Wear Qisi, is a t-shirt design depicting Inuit life emerging from the cut open body of a seal. The design highlights the dynamic relationships between Inuit people, seals and the land in the community of Panniqtuuq (or Pang for short), Nunavut, Canada. Seals become Inuit and Inuit become seal through hunting, eating, storytelling and art making. The t-shirt shows the idea of a shared seal-human life world, and highlights the idea that someone, not something, continually dies for the continuation of life (and ways of living). In pointing to a relational ecology that grounds Inuit ways of knowing, it simultaneously pushing back against the decades long ban and curtailment of trade on seal fur in Europe and the United States.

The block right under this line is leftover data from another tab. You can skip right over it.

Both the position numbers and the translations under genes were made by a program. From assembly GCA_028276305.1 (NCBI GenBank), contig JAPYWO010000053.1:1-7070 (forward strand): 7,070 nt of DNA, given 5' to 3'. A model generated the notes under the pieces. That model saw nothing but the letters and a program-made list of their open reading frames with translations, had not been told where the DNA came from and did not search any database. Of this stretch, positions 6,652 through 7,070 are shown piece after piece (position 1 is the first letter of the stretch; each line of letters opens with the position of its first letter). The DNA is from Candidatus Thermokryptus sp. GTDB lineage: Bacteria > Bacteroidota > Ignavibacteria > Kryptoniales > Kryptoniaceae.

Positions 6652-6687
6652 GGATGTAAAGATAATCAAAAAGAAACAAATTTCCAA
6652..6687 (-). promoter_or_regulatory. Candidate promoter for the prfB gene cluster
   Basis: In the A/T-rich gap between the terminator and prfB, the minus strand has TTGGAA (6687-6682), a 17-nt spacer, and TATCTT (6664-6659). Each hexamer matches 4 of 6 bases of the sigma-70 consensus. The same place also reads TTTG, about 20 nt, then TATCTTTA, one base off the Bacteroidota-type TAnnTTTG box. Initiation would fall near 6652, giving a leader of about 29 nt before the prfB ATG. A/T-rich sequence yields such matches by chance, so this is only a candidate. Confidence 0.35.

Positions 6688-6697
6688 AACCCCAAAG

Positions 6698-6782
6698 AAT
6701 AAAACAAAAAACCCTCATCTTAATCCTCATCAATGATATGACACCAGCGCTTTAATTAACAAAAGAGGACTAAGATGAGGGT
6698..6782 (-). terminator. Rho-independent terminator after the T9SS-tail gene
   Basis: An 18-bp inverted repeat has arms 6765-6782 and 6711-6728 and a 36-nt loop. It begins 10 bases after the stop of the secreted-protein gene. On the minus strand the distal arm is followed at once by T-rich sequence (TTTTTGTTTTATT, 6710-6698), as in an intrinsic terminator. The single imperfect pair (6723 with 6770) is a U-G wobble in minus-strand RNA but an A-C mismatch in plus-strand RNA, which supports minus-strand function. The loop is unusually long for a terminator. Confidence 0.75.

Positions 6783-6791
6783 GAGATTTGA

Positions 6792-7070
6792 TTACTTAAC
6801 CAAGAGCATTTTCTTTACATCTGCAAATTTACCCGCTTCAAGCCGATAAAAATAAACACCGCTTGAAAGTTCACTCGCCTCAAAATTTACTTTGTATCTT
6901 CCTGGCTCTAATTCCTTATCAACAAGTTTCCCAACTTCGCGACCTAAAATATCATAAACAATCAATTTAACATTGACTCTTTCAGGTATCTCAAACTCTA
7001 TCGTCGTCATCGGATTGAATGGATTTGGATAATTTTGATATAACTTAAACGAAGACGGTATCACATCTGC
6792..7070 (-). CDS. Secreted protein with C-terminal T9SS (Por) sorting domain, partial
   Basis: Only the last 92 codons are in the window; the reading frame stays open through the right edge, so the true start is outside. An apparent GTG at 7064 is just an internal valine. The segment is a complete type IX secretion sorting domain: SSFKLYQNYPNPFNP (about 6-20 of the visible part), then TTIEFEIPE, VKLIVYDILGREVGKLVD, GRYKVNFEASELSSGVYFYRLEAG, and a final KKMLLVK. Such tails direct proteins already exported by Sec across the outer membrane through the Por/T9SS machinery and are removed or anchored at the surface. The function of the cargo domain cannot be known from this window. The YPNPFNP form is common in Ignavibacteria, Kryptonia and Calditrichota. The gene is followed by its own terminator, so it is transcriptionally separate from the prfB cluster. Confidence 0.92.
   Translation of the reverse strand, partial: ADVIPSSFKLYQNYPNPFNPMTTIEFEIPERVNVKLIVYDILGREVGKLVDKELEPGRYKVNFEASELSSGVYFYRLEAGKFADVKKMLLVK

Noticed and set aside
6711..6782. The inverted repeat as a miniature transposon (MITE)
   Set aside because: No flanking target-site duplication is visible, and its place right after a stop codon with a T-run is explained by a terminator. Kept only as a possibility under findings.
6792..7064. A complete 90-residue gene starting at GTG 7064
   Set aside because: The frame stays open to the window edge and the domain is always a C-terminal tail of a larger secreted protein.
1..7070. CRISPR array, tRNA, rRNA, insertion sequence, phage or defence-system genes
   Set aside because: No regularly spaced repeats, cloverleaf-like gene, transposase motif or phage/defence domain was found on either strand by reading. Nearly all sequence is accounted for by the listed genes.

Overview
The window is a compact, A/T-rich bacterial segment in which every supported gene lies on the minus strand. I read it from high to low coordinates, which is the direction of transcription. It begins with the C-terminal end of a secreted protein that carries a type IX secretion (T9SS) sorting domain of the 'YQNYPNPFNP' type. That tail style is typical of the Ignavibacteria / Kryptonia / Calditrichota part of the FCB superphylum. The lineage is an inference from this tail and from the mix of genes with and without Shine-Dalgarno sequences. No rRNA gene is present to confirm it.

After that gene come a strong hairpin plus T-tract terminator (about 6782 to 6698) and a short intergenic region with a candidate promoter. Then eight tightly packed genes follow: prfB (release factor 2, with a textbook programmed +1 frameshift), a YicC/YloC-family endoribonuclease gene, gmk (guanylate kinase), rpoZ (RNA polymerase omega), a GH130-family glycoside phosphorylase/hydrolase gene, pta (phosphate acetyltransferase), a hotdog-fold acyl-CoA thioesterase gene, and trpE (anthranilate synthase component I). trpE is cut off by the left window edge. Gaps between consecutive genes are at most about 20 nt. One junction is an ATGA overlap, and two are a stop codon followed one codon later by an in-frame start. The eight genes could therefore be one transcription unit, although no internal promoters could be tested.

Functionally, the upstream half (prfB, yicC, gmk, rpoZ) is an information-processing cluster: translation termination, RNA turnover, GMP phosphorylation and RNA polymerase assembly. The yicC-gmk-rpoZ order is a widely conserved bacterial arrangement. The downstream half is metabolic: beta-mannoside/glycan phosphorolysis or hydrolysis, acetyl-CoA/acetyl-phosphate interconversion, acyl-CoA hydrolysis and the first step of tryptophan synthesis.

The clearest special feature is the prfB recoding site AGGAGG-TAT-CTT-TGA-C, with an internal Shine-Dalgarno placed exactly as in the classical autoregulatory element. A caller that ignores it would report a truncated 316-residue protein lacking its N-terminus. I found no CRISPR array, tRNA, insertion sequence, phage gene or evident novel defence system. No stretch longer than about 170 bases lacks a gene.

Kevin O’Connor and duskin drum, two practicing performing artists and PhD students in performance studies at UC Davis write alongside Paulette Metuq, an Inuit graphic designer from Pang who created the final “Wear Qisi” image. In this essay, “Wear Qisi, Become Seal” they provide an ethnographic account of how the creative process involving the creation of the t-shirt design became an exploration into a set of complex questions concerning Inuit ways of life, especially in regards to human/seal co-relation. They place the “Wear Qisi” design alongside global warming discourse, and Inuit climate justice activist Shiela Watt-Cloutier’s international diplomacy, to highlight the ways the global world is always already threaded through Inuit-seal wording. By tracing the effects of colonialism, including global organic pollutants that move through seals into Inuit bodies, and based on Inuit responses to climate change, the writers argue, that we, who are not Inuit, are all potentially seal, in seal, of seal, through and for seal. The “Wear Qisi” design counters colonial designs by entangling the global world into Inuit-seal relations.